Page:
2010 Fall Meeting          
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Cite abstracts as Author(s) (2010), Title, Abstract xxxxx-xxxx presented at 2010 Fall Meeting, AGU, San Francisco, Calif., 13-17 Dec.

HR: 1150h
AN: ED52A-07
TI: Bringing Students out of the Classroom and into Research Projects: An Undergraduate Team Research (UTR) Program at the University of Southern California
AU: *Cox, I V
EM: icox@usc.edu
AF: Earth Sciences, University of Southern California, Los Angeles, CA, USA
AU: Quirk, M
EM: mquirk@usc.edu
AF: Earth Sciences, University of Southern California, Los Angeles, CA, USA
AU: Culbert, K N
EM: culbert@usc.edu
AF: Earth Sciences, University of Southern California, Los Angeles, CA, USA
AU: Whitesides, A S
EM: andrew.whitesides@gmail.com
AF: Earth Sciences, University of Southern California, Los Angeles, CA, USA
AU: Sun, H
EM: hailisun@usc.edu
AF: Earth Sciences, University of Southern California, Los Angeles, CA, USA
AU: Black, C J
EM: cblack@usc.edu
AF: Earth Sciences, University of Southern California, Los Angeles, CA, USA
AU: Cao, W
EM: wenrongc@usc.edu
AF: Earth Sciences, University of Southern California, Los Angeles, CA, USA
AU: Zhang, T
EM: taozhang@usc.edu
AF: Earth Sciences, University of Southern California, Los Angeles, CA, USA
AU: Paterson, S R
EM: paterson@usc.edu
AF: Earth Sciences, University of Southern California, Los Angeles, CA, USA
AU: Memeti, V
EM: memeti@usc.edu
AF: Earth Sciences, University of Southern California, Los Angeles, CA, USA
AU: Anderson, J L
EM: anderson@usc.edu
AF: Earth Sciences, University of Southern California, Los Angeles, CA, USA
AB: In 2006, USC Earth Sciences professors Paterson and Anderson created the Undergraduate Team Research (UTR) program, a year-long, multidisciplinary, learner-centered, student research experience. This program is open to all USC undergraduate students, but has also involved a few outstanding undergraduate students from other universities. Since its inception the 47 participants have been a diverse group: 53% women, ~17% minorities, and 43% non-Earth Science majors. To date, 15 abstracts written by UTR participants have been presented at national GSA and AGU meetings and several research papers for publication are in preparation. 12 presentations have been produced at University-sponsored research symposia and culminated in a number of senior theses. The central component of this program is a field-based research experience which involves several weeks of geologic mapping in various locations around the world. During the summer expedition, participants organize themselves into 3-4 person mapping teams consisting of a mix of undergraduate geology majors, non-majors, and mentors (professors and graduate students). At the end of each day, student researchers (with limited mentoring) work together to draft a geologic map while discussing their findings, formulating hypotheses about possible geologic histories, and planning research goals and organizing mapping teams for the next day. Throughout the following academic year, the student researchers continue to work in teams to digitize their geologic map, decide which analyses need to be done, and prepare collected rock samples for various structural, geochemical, and geochronologic studies. Most student researchers agree that they learned more in a few weeks than they often did in an entire semester course. What aspects of the UTR program elicit these high-yield results, even for non-majors that can be applied to other learning environments? We speculate that three critical elements are important: (1) The most notable is the collaborative nature, both in regards to the research itself and meeting the daily demands of living in the backcountry or a foreign country while working together as a research group. Students divided tasks amongst themselves while instructing and helping each other. Students with more geology expertise were able to reinforce their own knowledge by assisting in the teaching process that led to more rapid learning for the newcomers. (2) Student researchers developed a greater feeling of ownership in the program, which led to a greater commitment to learning and to sharing a broad range of ideas about both science and non-science activities. (3) Researchers are rewarded not only through grades, but through the excitement of daily new scientific discoveries, the joint publications of their research, and recognition by their peers. It is intriguing to speculate on what would happen if classrooms and particularly labs were designed to function as collaborative, student- run exercises with the ultimate goal to not only learn a subject, but also produce research papers on the class material.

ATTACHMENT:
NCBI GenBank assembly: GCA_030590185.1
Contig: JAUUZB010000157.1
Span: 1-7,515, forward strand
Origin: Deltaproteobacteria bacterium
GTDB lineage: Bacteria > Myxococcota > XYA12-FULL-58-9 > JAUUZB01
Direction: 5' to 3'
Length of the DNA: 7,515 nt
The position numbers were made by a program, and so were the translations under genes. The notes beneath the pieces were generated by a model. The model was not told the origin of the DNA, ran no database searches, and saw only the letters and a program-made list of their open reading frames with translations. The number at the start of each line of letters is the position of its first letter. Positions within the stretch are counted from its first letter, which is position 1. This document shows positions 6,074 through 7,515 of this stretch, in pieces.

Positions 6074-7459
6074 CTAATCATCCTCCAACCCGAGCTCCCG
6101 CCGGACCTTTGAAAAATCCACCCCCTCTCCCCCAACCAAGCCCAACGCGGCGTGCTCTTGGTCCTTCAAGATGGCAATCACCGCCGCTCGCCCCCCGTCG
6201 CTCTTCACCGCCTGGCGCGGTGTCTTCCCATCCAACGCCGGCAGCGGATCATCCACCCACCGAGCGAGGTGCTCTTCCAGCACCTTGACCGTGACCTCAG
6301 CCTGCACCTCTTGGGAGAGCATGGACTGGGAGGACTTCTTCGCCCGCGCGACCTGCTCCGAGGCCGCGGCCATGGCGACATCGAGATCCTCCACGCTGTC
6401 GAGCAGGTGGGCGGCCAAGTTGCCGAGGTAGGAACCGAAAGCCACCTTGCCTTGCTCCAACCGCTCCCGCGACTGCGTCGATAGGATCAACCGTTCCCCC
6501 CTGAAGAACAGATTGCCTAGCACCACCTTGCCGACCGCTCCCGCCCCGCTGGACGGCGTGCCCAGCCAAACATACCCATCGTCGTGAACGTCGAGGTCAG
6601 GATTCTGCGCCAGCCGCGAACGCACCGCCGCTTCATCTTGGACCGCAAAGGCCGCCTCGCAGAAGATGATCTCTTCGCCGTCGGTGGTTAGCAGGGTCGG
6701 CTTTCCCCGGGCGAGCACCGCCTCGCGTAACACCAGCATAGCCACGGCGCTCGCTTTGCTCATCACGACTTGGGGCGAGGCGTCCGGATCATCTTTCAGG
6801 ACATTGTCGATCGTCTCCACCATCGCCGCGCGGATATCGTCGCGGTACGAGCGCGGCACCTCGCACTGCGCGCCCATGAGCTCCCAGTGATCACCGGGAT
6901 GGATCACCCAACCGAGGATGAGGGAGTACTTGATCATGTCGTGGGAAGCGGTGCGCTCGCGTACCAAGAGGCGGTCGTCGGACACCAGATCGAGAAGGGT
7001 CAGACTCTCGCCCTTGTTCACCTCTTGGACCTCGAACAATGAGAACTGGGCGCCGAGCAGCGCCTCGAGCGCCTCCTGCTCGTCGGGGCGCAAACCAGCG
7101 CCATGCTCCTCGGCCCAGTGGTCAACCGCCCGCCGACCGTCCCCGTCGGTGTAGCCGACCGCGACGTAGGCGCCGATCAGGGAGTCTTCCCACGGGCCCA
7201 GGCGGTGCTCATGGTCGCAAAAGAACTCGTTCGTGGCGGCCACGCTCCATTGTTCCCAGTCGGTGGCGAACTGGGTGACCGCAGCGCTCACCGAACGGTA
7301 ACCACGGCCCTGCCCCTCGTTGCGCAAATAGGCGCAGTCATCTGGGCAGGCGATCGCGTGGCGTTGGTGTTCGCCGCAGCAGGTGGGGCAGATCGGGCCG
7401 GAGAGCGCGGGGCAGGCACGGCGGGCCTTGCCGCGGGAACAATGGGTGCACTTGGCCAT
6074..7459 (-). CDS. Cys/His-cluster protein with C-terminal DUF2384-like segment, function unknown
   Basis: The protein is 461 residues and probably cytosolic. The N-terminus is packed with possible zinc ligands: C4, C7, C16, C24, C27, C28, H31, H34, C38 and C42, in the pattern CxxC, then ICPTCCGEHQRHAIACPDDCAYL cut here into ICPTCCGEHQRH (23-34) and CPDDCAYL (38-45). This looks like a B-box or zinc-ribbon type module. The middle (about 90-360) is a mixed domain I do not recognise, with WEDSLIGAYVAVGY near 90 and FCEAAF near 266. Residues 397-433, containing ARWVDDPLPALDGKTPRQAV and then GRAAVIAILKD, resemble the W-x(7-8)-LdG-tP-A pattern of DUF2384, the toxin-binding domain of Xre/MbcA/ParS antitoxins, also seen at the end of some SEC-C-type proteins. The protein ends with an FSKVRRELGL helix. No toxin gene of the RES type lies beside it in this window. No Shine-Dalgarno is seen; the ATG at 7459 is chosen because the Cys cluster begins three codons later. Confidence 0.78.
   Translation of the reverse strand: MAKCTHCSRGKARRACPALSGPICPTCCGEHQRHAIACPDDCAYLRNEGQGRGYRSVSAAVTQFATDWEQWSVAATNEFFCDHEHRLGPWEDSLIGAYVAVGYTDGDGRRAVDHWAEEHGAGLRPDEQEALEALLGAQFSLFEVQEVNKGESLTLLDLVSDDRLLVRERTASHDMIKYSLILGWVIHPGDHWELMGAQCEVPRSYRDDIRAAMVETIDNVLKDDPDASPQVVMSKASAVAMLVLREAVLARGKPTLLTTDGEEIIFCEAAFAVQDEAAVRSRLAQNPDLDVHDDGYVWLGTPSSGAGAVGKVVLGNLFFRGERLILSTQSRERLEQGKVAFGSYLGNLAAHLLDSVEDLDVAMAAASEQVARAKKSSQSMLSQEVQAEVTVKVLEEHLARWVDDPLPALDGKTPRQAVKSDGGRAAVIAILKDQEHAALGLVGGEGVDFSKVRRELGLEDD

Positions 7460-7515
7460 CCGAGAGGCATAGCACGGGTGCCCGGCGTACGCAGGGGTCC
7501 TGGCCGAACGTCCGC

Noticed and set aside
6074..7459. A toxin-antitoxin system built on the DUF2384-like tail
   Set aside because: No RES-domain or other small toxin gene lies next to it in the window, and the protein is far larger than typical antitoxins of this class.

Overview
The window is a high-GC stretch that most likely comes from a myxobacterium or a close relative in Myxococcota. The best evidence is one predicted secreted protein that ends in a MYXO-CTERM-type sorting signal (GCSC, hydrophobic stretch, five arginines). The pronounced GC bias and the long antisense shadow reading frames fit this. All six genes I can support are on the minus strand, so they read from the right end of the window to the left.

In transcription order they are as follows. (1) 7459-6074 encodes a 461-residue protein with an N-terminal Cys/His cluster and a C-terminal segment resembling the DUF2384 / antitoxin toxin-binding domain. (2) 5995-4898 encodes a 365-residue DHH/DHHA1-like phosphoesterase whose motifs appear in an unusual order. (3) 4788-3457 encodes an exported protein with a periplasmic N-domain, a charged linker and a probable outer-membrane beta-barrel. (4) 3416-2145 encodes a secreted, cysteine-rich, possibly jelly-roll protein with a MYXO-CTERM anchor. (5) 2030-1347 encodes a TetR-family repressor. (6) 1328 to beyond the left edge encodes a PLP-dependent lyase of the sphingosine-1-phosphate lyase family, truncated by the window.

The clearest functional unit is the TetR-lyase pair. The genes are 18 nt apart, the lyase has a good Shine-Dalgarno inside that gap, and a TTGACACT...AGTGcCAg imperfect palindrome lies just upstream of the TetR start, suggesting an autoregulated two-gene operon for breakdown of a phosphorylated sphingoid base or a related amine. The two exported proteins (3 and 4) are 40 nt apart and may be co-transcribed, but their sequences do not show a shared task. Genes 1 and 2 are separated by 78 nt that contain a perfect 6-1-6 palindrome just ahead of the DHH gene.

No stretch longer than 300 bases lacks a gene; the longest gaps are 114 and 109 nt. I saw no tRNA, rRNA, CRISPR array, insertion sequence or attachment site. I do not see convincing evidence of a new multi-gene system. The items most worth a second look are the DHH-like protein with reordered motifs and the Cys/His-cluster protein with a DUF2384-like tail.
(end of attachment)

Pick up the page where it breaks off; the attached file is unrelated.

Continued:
DE: [0820] EDUCATION / Curriculum and laboratory design
DE: [0845] EDUCATION / Instructional tools
DE: [0850] EDUCATION / Geoscience education research
DE: [0855] EDUCATION / Diversity
SC: Education and Human Resources (ED)
MN: 2010 Fall Meeting